posted on Nov, 6 2012 @ 03:41 PM
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In some areas it is illegal to take photo images of polling places and completed ballots. That law is a wise one. Imagine having your boss demand that you vote a certain way and demanding photographic evidence of your vote. That is one scenario that the laws protect against.

That being said, even though it may be illegal to photograph the ballots in some locales, I don't believe that it would negate a person's vote. A person would have to be convicted of a felony before they can be disenfranchised.
edit on 6-11-2012 by NiteNGale2 because: (no reason given)



posted on Nov, 6 2012 @ 03:45 PM
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Originally posted by NiteNGale2
A person would have to be convicted of a felony before they can be disenfranchised.
What difference does that make? There are so many things that are now "felonies" and they can declare anything they want to be a felony. Spitting on the sidewalk, or wearing your trousers too low could easily become felonies. How about posting anti-whatever articles or ranting against a tax law you don't like? they could become defined as "hate speech" and become felonies. A felony used to be reserved for only the worst, most despicable types of crimes. Now, anything can be a "felony".



posted on Nov, 6 2012 @ 03:53 PM
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It's technically a Class 4 felony.
According to 29-9 of the Illinois Compiled Statutes' Election Code, the practice falls under a prohibition of "unlawful observation of voting."


Source: www.nbcchicago.com...



Other states that ban photography or videography in polling places include Florida, George, Kentucky, Nevada, North Carolina, Texas and West Virginia, the social media news website Mashable noted.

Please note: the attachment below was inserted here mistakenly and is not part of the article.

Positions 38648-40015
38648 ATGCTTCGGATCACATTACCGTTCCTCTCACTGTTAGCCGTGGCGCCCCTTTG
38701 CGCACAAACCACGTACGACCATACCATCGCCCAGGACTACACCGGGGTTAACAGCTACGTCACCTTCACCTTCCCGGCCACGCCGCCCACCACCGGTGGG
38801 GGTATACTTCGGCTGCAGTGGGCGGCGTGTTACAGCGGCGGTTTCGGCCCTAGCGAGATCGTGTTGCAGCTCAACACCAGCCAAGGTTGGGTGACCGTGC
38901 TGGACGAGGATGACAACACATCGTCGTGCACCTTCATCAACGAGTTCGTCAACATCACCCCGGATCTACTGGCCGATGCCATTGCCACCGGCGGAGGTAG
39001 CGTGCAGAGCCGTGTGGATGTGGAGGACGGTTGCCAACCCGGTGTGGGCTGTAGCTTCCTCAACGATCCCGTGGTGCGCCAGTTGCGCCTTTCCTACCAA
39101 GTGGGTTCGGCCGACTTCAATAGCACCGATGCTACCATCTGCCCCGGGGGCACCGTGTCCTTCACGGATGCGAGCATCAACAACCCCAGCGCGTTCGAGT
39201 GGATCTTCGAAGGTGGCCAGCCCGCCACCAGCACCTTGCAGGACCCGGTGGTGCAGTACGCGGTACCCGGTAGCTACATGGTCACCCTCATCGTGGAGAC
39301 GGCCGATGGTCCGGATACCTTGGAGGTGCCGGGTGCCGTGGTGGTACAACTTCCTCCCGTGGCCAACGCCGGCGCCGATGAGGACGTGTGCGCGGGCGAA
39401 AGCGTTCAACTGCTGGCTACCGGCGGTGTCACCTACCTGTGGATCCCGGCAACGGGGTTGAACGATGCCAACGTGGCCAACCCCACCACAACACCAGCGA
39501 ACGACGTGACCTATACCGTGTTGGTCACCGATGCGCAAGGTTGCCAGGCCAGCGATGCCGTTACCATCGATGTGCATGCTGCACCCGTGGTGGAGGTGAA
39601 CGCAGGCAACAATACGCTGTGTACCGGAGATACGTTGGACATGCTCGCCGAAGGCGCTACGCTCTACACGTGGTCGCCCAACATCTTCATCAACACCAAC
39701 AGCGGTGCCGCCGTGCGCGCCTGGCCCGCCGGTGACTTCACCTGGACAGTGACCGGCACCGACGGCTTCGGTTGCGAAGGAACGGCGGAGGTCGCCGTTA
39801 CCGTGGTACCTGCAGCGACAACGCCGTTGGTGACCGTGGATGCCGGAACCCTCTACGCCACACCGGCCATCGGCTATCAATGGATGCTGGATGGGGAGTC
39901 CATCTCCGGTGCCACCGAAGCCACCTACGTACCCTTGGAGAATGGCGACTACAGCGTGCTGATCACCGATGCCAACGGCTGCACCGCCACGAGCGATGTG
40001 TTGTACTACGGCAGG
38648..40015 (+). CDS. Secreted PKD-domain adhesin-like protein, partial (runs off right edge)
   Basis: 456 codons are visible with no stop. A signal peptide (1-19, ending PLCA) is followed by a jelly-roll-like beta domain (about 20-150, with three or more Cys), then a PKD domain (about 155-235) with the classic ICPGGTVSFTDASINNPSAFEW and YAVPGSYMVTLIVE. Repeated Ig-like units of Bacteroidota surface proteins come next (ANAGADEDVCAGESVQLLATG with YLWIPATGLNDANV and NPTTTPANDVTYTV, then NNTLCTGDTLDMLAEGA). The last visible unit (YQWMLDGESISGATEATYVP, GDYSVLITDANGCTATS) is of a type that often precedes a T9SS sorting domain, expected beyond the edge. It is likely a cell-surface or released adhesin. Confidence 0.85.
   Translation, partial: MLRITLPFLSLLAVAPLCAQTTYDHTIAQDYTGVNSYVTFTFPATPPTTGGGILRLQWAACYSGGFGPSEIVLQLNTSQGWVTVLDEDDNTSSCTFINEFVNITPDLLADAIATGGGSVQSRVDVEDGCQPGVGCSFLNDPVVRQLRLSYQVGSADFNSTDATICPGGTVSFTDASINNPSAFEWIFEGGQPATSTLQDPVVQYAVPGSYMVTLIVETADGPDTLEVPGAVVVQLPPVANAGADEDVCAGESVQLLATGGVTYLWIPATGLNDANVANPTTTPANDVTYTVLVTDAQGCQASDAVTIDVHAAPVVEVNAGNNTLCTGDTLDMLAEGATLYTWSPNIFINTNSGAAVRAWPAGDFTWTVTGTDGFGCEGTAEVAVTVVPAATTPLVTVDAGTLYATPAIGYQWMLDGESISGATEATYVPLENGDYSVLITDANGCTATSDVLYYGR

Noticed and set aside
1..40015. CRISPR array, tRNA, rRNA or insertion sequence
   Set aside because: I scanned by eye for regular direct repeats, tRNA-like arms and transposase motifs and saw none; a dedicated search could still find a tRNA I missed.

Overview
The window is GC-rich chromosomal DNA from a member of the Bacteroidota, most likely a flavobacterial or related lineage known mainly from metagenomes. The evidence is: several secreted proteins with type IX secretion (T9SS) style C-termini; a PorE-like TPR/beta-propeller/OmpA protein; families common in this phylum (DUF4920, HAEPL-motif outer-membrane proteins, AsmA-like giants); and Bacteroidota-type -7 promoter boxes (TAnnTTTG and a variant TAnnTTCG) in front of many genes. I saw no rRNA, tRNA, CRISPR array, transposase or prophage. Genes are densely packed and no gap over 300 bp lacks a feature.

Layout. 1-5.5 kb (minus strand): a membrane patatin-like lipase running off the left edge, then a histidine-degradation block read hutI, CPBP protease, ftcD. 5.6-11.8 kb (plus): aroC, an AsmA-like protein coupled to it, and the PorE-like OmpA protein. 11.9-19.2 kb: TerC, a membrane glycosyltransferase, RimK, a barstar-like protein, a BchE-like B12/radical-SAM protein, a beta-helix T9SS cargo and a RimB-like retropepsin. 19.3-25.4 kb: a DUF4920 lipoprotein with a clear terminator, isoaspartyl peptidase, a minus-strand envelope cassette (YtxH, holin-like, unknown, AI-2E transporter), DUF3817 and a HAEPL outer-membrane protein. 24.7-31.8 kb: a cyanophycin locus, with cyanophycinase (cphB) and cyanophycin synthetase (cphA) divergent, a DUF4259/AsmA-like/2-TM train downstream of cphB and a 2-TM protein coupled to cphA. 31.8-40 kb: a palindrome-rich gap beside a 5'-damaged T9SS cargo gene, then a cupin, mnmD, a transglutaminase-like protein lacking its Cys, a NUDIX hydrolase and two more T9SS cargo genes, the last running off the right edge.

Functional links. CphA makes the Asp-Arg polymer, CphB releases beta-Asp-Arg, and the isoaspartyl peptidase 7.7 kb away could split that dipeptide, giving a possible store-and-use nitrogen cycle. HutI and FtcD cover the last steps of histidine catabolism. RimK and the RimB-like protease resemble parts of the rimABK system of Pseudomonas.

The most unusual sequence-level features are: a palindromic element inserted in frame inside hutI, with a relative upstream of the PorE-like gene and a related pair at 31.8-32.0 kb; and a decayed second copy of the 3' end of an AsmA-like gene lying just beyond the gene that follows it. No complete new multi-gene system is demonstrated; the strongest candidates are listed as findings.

It's likely better to just post a photo of your "I Voted" sticker or receipt.


Source: www.nbcchicago.com...



posted on Nov, 6 2012 @ 03:55 PM
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reply to post by DarthMuerte
 


I don't share your fear that "anything can be a felony". But, as to your question, "What difference does that make?", it makes a world of difference. Doing something illegal is not the same as being convicted of a felony.



posted on Nov, 6 2012 @ 03:55 PM
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Originally posted by DarthMuerte

Originally posted by NiteNGale2
Now, anything can be a "felony".



Like 3 year old little boy peeing confront of his rural home because he couldn't handle it and didn't have a diaper on xD (OP of the incident)



posted on Nov, 6 2012 @ 03:59 PM
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It sounds like nothing besides bad information. Trying to exclude those that have been posted online would be logistical nightmare. Besides why would you want to photograph it anyway, what's the point? I remember who I voted for, I don't need a reminder.....



posted on Nov, 6 2012 @ 04:12 PM
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Originally posted by NiteNGale2
reply to post by DarthMuerte
 


I don't share your fear that "anything can be a felony". But, as to your question, "What difference does that make?", it makes a world of difference. Doing something illegal is not the same as being convicted of a felony.
May I suggest you visit this website to see that my concerns are quite valid.